A headshot of Joseph Protopapa

June 2023
Joseph Protopapa

Jul. 12, 2023

Business thrives on constant evolution. The same can be said about people. 

The quest for knowledge is what drives students to UNLV’s Executive MBA program, and as Cohort 22 begins their journey, Joe Protopapa is there to provide guidance. 

“In order to stay at the top of your profession, you need to stay ahead of trends, know what’s happening, and know what’s coming next,” explains Protopapa, the Lee Business School’s director of career and professional development. 

A leading figure at LEE since his arrival in 2018, Protopapa brings more than 20 years of career development experience to the EMBA program, serving as executive coach to a cohort of diverse professionals eager to expand their horizons. 

It’s a role that suits Protopapa, who began his career working in career services at the University of Akron – his alma mater – in his home state of Ohio. The experience led to career development and management roles at Stetson University and the Wisconsin School of Business before he relocated to Southern Nevada and UNLV.

“In Wisconsin, I felt like a cog in a machine,” Protopapa says. “Here, my background and experience are much more valuable.

“We’re the most diverse campus in the country with a lot of first-generation college students. What I’m doing is meeting with individual students to discuss a variety of life and career topics that are tailored to their individual needs.”

With EMBA Cohort 22 starting its journey, Protopapa sat down to discuss his role and the impact he’ll have on the program.

Q: Students coming into the EMBA are already accomplished professionals. Can you explain why executive coaching is critical at any stage of your career?

Joe Protopapa: Many of the reasons EMBA students would seek out coaching is because they’re looking for something that’s more transformational in nature, rather than transactional. They’re not looking for coaching to secure a job. They’re looking more for meaning, fulfillment, something that fills a gap in their life. They’re passionate about something, personal or professional, and they want to pursue their passion.

Q: Have you already started having these conversations?

Joe Protopapa: Yes. I met with an EMBA in his late 30s who has had a successful career and, in terms of retirement goals, he’s already there. But now he’s seeking out coaching because he doesn’t feel fulfilled. Another cohort member was looking for internships for grad students and can’t find one. For an educated professional, it’s a bigger challenge to find experiences and opportunities that fit what you’re looking for, because a majority of those opportunities may only exist at the entry level.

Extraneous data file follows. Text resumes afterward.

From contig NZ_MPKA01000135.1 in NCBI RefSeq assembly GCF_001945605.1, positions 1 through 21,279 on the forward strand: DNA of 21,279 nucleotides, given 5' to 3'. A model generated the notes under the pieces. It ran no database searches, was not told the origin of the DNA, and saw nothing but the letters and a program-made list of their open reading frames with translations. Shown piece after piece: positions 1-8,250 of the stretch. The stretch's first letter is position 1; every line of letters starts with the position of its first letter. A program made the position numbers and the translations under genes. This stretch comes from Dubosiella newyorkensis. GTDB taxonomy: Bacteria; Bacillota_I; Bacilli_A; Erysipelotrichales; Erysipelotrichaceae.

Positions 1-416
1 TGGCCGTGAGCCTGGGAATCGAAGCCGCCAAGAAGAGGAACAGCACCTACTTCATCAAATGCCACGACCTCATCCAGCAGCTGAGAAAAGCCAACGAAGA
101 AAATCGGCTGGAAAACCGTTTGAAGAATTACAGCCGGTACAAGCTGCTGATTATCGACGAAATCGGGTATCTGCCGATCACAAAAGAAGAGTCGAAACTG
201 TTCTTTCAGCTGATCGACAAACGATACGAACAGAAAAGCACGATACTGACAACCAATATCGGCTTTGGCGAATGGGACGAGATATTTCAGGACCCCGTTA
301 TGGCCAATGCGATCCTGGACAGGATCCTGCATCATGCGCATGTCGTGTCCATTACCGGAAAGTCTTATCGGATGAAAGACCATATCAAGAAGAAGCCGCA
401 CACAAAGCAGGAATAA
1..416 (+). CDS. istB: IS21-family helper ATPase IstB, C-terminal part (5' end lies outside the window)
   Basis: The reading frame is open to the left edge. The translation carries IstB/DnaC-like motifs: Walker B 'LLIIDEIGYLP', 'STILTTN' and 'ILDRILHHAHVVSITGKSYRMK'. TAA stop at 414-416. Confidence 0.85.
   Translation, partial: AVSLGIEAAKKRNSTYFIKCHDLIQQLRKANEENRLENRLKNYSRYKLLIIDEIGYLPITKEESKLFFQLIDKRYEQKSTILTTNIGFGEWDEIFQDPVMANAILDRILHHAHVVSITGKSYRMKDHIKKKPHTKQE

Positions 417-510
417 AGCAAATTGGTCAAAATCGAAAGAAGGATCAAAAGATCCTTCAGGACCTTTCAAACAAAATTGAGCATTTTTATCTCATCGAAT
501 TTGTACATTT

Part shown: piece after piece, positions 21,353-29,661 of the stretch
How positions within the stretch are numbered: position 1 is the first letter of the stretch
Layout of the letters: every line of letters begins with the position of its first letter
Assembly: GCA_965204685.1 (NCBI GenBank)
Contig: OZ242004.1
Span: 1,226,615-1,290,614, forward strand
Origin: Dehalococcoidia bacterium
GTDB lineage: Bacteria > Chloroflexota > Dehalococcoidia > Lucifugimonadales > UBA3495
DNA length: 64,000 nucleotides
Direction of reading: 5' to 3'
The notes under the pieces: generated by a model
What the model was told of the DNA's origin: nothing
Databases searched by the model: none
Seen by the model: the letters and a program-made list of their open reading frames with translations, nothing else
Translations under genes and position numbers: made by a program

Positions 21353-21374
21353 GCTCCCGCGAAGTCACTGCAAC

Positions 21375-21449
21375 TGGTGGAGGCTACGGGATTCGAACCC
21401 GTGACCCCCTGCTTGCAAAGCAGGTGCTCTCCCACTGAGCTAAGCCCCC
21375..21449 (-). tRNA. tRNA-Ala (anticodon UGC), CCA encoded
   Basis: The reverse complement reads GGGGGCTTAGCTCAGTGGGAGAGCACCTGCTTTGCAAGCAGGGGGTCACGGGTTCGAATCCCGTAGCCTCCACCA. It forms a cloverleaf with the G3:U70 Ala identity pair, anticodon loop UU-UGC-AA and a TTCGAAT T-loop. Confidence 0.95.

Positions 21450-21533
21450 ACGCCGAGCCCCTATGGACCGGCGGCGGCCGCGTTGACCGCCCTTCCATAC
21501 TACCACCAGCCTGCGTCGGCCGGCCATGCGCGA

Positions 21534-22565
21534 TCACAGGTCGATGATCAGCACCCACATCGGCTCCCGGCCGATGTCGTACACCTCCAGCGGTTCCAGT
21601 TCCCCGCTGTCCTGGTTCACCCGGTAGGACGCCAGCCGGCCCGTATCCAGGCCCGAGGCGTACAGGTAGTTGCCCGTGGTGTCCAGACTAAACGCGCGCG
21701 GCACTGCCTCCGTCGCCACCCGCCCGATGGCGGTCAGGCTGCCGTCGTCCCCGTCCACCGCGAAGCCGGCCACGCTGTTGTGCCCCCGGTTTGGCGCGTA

Q: What’s one piece of advice you share that applies to all students?

Joe Protopapa: In my experience, it’s not what you know, it’s who you know. What I mean by that is, make connections and be intentional about the connections you make in the business community, so that you can leverage those relationships, and so that you can help your contacts and help yourself in the future.

Q: Why do you love Las Vegas?

Joe Protopapa: The weather, I hate the cold. But really, it’s about how surprisingly diverse our economy is becoming. Whether we’re talking about the lithium economy or the hydrogen economy or the sports economy. The intentionality of our business community, becoming more diverse, and not relying so much on hospitality and tourism --- that’s one of the things that excites me the most.

Q: What excites you about the incoming EMBA cohort?

Joe Protopapa: As I’ve looked at the [students], I’m excited to be exposed to a variety of industries. There are some students in hospitality and tourism, finance, healthcare – it runs through every industry that you could imagine. So not only do I get to work with a diverse population, I also get to learn more about all of these different industries. When you’re working with mid-career professionals, they know a lot, and they’re going to educate you in their areas of expertise, and that’s exciting because you can never know enough.